Trier tells Thelma’s story primarily through images, rather than words – and what haunting images they are, reminiscent of such classic, freaky fantasias as Tarkovsky’s Stalker and Lynch’s Eraserhead. (One cannot give a film higher praise in the freaky imagery department than to compare it to the best of Tarkovsky and Lynch; trust me when I say that it is well deserved here.)
A glass window exploding inward seemingly of its own accord. A person catching fire on a boat in the middle of an empty lake. A snake winding itself around Thelma’s neck while she sits in the throes of fantasy. Trier particularly relies on using animals and other elements of nature to highlight the seemingly unnatural nature of Thelma’s newfound powers. For indeed, the seizures are symptomatic of something otherworldly awakening within Thelma.
Thelma’s seizures seem to coincide with her becoming overwhelmed with her desires, particularly those for Anja. In one particularly powerful scene, Thelma attends a wonderfully creepy modern dance performance with Anja and Anja’s mother. As the black-clad dancers – more demon than human – fling themselves around the stage to guttural, rhythmic music, Anja’s hand slowly edges its way across Thelma’s thigh.
The film cuts between the increasingly intense performance and Thelma’s increasingly frantic face as she feels her body begin to twitch and convulse under Anja’s touch. The entire scene is a masterful example of how all of the elements of film – acting, camera, design, editing and sound – can come together perfectly and wholly swallow up the audience.
One of the most powerful images at Trier’s disposal is the elegant and expressive face of his star; Harboe’s wide-eyed beauty manages to somehow make her look both like an alien and an average college girl at the same time. Her performance embodies the fear and uncertainty that comes with growing up, and the empowerment that comes with finally finding yourself.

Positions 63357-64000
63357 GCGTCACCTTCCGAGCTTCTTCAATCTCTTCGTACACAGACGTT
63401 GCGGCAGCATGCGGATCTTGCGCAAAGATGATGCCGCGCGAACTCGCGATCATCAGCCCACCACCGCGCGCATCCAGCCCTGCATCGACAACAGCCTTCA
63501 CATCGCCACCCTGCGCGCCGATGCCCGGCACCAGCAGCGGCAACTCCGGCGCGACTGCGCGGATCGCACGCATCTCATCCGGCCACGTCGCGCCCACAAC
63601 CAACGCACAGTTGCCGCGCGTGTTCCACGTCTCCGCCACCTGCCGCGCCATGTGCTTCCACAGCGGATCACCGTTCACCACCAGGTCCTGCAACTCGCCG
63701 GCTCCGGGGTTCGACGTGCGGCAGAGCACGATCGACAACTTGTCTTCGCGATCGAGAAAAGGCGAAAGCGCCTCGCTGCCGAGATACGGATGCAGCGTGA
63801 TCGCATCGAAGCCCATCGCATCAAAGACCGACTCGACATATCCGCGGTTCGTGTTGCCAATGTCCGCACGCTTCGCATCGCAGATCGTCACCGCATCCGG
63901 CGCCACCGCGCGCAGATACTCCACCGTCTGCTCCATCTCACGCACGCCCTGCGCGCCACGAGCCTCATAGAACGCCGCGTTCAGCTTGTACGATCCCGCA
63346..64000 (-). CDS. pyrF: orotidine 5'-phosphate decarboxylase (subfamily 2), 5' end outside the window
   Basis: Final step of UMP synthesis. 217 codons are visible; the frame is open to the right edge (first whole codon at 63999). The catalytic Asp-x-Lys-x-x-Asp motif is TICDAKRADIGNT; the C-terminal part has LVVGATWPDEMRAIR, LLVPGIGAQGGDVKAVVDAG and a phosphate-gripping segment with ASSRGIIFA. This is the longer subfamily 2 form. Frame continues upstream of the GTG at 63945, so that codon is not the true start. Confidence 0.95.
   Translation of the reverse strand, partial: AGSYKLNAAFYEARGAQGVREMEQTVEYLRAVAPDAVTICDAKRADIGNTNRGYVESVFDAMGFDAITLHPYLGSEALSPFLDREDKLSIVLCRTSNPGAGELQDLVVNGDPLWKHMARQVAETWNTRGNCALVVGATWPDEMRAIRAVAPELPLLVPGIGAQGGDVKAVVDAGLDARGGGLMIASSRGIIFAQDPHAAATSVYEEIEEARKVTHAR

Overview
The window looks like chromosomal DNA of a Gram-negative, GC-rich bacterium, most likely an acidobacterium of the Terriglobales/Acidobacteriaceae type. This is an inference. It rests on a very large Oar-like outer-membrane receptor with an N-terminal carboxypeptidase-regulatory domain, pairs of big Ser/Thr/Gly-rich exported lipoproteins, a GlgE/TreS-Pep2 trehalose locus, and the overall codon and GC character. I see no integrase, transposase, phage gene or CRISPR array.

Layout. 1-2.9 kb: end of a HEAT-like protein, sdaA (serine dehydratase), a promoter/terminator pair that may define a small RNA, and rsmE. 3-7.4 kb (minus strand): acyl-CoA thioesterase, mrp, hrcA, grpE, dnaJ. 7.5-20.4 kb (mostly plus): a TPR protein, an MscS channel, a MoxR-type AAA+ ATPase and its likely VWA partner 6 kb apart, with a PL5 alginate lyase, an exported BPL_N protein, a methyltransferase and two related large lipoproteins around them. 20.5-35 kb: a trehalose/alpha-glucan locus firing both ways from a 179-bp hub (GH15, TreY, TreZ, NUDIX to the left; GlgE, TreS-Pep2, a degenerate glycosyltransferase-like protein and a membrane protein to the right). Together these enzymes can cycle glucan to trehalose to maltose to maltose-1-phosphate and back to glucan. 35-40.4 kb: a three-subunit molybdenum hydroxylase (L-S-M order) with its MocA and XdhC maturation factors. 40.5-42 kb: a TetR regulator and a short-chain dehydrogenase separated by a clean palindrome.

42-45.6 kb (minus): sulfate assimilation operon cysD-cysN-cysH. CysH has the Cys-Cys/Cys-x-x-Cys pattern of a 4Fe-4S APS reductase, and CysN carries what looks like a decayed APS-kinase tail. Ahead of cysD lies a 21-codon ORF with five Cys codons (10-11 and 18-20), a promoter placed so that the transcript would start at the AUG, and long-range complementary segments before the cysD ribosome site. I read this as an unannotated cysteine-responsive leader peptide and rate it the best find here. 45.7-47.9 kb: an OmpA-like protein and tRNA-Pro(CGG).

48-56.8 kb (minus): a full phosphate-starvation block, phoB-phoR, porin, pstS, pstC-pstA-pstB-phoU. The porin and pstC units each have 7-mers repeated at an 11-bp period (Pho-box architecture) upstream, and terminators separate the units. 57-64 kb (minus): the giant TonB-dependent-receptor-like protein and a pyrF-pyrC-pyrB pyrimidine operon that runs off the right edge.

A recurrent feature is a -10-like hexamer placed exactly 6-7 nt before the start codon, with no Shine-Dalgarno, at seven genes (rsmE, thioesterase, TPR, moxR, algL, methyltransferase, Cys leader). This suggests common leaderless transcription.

One minute, Thelma seems like a sweet, innocent girl with a sickness she doesn’t understand; the next, she is a powerful woman capable of making her deepest desires come true merely by thinking about them. Is Anja’s attraction to Thelma genuine, or just the result of Thelma’s powers making her desire for Anja a reality? This is just one of the mysteries explored in Thelma. And while the audience isn’t given all of the answers by the time the credits roll, the film’s enigmatic ending should leave you feeling satisfied.
If you saw Lady Bird and enjoyed its incredibly genuine depiction of the female coming-of-age experience, but wished the main character was a Norwegian girl with supernatural powers instead of a punk kid from Sacramento, then Thelma is the film for you.
In all seriousness, though, Thelma’s depiction of the emotional throes one goes through while growing up rings just as true as Greta Gerwig’s Lady Bird, even with (or perhaps because of) all the nightmarish trappings.
What do you think? Does Thelma sound more your speed than Lady Bird? Or are you just tired of coming-of-age stories on film?
Thelma was released in the UK on November 3, 2017 and in the U.S. on November 10, 2017. You can find more international release dates here.